Langley RCMP are now carrying naloxone kits to protect themselves from accidental overdoses.
Spokesperson Cpl. Holly Largy said officers in the Langley detachment are being given the kits to carry with them once they have been trained to use them properly.
This comes after at least three police officers in B.C. accidentally overdosed on fentanyl, while either handling the deadly drug or being in contact with it while helping a person who was overdosing.
In two of those incidents, naloxone was used to revive the officers, said Vancouver Police when they issued the kits to their officers.
The naloxone that Langley RCMP will carry is administered as a nasal spray.
Health Canada approved the nasal sprays in July and made them available in light of the overdose crisis going on in B.C., where drug overdoses claimed 488 lives in the first seven months of this year.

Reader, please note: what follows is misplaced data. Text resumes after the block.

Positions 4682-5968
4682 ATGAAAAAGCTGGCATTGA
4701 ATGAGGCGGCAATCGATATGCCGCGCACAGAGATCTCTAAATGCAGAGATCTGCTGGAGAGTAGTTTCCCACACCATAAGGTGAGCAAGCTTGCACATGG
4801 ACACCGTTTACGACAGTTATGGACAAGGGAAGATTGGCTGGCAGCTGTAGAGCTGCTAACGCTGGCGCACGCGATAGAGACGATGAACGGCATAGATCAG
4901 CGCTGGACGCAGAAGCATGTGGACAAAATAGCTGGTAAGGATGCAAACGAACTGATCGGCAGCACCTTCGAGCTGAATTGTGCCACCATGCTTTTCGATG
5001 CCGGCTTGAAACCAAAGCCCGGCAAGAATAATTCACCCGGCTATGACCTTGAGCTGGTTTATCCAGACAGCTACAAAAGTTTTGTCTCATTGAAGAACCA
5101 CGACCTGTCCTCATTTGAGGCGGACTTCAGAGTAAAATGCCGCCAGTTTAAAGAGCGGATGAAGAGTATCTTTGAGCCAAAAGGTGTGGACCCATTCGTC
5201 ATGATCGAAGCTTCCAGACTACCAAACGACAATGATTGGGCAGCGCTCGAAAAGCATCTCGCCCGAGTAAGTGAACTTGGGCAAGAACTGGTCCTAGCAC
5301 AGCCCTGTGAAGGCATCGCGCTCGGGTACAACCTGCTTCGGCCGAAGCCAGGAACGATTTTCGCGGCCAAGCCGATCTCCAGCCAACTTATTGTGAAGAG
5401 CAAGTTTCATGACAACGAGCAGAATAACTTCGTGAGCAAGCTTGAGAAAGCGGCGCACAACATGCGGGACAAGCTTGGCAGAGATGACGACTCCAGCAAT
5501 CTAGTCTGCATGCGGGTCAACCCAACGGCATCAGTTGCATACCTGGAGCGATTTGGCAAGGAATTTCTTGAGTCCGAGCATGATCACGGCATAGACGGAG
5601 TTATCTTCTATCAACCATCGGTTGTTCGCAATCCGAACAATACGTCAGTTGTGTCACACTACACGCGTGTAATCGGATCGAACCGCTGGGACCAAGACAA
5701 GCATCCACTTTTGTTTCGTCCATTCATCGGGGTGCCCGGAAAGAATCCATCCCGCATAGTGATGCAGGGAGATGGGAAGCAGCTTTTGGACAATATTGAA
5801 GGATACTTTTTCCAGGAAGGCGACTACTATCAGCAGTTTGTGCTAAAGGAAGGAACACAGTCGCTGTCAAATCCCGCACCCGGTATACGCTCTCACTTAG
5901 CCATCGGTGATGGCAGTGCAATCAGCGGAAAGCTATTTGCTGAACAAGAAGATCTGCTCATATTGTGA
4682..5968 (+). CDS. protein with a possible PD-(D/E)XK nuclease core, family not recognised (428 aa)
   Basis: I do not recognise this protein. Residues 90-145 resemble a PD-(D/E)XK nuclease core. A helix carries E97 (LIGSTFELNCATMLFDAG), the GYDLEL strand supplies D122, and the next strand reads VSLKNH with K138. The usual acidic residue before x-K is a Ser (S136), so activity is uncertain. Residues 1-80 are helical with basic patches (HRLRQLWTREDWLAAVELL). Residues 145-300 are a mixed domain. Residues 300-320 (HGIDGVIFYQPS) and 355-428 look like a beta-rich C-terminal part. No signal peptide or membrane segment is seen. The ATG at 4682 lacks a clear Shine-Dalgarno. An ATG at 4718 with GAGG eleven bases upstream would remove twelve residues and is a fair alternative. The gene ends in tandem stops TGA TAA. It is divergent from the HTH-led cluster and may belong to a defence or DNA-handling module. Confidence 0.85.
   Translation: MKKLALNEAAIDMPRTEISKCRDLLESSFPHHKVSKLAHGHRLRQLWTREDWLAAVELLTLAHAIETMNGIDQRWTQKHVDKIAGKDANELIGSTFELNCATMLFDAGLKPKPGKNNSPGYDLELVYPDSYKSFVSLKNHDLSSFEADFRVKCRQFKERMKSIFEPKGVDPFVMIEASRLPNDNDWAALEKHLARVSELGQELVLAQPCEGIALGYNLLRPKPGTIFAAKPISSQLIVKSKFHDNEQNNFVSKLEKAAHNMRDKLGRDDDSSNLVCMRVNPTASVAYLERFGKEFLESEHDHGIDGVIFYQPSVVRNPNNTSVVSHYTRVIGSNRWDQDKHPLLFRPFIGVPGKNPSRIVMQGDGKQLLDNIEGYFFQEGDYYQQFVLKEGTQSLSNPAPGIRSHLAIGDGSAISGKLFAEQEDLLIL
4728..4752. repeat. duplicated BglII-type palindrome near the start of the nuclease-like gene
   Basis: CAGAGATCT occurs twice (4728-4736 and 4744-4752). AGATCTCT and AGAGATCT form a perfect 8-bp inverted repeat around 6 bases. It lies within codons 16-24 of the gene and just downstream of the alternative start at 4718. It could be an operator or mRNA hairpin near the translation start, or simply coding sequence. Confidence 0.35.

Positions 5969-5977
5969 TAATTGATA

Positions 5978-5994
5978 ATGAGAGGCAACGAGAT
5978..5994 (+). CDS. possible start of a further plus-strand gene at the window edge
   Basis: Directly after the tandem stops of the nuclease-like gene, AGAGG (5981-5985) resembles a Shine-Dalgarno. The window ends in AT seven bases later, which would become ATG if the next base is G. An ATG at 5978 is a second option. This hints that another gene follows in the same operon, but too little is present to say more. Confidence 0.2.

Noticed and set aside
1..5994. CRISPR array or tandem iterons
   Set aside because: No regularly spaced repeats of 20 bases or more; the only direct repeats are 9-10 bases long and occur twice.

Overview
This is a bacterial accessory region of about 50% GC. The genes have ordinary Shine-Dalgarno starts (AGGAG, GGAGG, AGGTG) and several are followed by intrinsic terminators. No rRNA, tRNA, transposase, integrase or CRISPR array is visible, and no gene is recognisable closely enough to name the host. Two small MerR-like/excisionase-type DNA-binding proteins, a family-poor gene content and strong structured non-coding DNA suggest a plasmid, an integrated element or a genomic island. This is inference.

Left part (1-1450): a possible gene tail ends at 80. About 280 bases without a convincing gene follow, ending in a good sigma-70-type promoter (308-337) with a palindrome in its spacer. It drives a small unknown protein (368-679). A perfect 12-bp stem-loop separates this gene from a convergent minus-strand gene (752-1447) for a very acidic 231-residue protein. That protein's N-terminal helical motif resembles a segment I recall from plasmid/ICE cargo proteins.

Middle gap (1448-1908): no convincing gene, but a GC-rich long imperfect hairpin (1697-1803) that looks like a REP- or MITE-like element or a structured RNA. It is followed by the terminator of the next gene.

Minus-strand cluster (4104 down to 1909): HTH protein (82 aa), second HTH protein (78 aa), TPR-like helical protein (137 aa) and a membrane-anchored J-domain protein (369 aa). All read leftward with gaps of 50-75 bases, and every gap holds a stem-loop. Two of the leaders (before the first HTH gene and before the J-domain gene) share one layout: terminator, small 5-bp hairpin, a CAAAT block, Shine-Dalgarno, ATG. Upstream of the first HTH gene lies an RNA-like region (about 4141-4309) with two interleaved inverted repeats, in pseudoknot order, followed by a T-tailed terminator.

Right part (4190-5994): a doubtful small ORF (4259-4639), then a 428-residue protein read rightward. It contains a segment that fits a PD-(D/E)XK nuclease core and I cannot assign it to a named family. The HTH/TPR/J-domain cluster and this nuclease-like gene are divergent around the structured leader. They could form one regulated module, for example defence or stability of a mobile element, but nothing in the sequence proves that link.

In Langley, 19 people have overdosed and died during that time period, including one young man who died in Douglas Park in July.
Langley City firefighters are also completing their training in the use of naloxone to help revive a person who has overdosed.
“The kits will be in the hands of firefighters,” said Mayor Ted Schaffer on Tuesday.
“We know this is an issue we need to deal with, so firefighters have been going through the training.”
By contrast, Township fire chief Stephen Gamble said there are no plans for his crews to carry naloxone kits at this time.
Most street drugs, including heroin, crack cocaine and powdered cocaine now all have a high content of fentanyl, said Fraser Health.
Figures released last August showed that 86 per cent of drugs tested over a four-week period at Vancouver’s Insite contained fentanyl.